Tasmanian landowner preferences for conservation incentive programs: A latent class approach

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Journal Article
Journal of Environmental Management, 2011, 92 (10), pp. 2647 - 2656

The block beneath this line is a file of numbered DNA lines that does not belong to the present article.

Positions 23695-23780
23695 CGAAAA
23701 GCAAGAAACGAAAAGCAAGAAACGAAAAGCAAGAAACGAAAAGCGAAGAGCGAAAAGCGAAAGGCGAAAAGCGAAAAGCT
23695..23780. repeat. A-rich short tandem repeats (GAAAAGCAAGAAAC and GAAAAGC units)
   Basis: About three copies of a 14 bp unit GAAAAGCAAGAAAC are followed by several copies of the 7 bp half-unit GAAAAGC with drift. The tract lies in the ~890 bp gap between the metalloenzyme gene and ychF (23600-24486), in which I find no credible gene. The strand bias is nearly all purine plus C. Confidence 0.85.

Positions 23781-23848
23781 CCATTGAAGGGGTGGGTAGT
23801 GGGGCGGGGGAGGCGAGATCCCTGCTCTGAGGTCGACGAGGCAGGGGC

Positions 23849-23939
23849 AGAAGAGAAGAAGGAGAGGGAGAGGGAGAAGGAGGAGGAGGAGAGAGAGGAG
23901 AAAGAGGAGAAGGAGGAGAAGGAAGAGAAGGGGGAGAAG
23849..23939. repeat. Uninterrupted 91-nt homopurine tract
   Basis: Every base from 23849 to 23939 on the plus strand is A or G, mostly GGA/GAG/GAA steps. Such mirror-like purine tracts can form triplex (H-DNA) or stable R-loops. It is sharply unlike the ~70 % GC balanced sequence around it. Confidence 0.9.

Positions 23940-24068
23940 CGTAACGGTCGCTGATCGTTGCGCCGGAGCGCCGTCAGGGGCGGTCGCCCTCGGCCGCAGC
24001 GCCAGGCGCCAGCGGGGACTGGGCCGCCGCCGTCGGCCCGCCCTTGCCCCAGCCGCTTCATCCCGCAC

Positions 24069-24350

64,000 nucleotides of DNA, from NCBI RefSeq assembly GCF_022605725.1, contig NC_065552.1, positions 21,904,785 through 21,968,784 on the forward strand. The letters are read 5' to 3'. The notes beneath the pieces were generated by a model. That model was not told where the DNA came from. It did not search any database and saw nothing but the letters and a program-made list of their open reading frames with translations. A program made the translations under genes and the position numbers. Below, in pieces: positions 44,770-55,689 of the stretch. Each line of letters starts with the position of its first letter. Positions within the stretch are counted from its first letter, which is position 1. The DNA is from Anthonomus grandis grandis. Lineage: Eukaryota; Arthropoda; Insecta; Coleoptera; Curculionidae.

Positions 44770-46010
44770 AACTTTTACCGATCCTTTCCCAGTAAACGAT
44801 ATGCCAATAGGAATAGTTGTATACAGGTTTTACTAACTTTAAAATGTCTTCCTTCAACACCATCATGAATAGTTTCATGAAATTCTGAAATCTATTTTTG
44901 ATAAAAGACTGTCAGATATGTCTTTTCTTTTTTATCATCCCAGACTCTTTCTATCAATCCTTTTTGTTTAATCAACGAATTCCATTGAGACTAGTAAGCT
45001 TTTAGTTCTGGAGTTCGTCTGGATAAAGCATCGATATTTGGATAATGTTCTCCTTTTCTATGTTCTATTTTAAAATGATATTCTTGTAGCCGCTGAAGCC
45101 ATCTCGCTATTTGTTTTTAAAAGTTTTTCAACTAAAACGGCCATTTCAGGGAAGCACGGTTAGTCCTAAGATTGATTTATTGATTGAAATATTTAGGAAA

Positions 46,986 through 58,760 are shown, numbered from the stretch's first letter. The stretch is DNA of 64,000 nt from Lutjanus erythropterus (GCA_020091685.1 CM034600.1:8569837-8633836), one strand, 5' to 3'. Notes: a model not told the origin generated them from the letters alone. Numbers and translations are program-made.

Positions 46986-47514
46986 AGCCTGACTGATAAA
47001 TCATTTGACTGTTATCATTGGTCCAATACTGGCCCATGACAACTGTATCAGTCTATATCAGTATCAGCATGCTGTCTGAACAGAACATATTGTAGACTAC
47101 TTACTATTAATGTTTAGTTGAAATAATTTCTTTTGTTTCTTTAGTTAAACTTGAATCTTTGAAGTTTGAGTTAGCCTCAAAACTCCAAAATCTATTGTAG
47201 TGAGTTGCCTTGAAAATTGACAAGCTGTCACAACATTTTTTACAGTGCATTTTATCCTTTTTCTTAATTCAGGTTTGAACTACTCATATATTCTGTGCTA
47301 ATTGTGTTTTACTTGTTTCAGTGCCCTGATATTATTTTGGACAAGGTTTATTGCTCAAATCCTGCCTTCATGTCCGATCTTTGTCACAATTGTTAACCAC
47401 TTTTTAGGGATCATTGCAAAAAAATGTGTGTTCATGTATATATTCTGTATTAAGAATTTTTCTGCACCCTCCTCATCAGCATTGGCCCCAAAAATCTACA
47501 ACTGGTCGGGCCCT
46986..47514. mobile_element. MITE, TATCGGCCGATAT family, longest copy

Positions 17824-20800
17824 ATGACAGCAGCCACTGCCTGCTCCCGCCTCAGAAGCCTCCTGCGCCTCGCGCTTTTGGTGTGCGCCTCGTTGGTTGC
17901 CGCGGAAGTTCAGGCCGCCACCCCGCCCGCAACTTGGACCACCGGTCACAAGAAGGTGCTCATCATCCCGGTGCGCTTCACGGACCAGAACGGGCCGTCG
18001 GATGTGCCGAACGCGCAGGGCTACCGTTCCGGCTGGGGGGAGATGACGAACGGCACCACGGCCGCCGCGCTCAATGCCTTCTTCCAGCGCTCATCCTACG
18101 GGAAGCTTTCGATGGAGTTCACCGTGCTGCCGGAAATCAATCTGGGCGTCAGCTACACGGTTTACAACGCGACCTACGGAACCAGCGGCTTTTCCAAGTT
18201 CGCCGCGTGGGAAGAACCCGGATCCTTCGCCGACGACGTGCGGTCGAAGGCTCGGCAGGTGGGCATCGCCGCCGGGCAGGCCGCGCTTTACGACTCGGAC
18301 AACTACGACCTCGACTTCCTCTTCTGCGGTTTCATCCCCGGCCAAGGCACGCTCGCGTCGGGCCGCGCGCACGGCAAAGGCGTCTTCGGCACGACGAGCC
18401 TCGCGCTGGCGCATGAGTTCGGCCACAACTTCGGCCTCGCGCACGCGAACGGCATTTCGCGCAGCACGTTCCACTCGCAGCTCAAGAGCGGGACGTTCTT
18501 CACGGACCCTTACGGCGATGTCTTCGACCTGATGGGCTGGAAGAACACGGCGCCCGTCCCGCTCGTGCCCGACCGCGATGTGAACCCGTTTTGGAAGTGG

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An empirical model of landowners' conservation incentive program choice is developed in which information about landowners' socio-economic and property characteristics and their attitudes, is combined with incentive program attributes. In a Choice survey landowners were presented with the choice of two incentive programs modelled as 'bundles of attributes' mimicking a voluntary choice scenario. Landowner behaviour and decision and the type of conditions and regulations they preferred were analyzed. Based on choice survey data, landowner heterogeneity was accounted for using a latent class approach to estimate the preference parameters. Three latent classes of landowners with different attitudes to the role and outcome of establishing conservation reserves on private land were identified: multi-objective owners: environment owners: and production owners. Only a small proportion of landowners, mostly environment owners, would voluntarily join a program. Although compensation funding contributed to voluntary program choice for multi-objective owners and environment owners, welfare losses were around 4000 AUD per hectare, which is less than the average agricultural land value in Tasmania. Landowners for whom compensation funding contributed to voluntary program choice were also most likely to set aside land for conservation without payment. This raises the possibility that the government's compensation expenditure could potentially be either reduced or re-allocated to landowners who will not voluntarily take conservation action. Increasing participation in conservation incentive programs and minimizing the welfare losses associated with meeting conservation targets may be best achieved by offering programs that allow flexibility in terms of legal arrangements and other program attributes.
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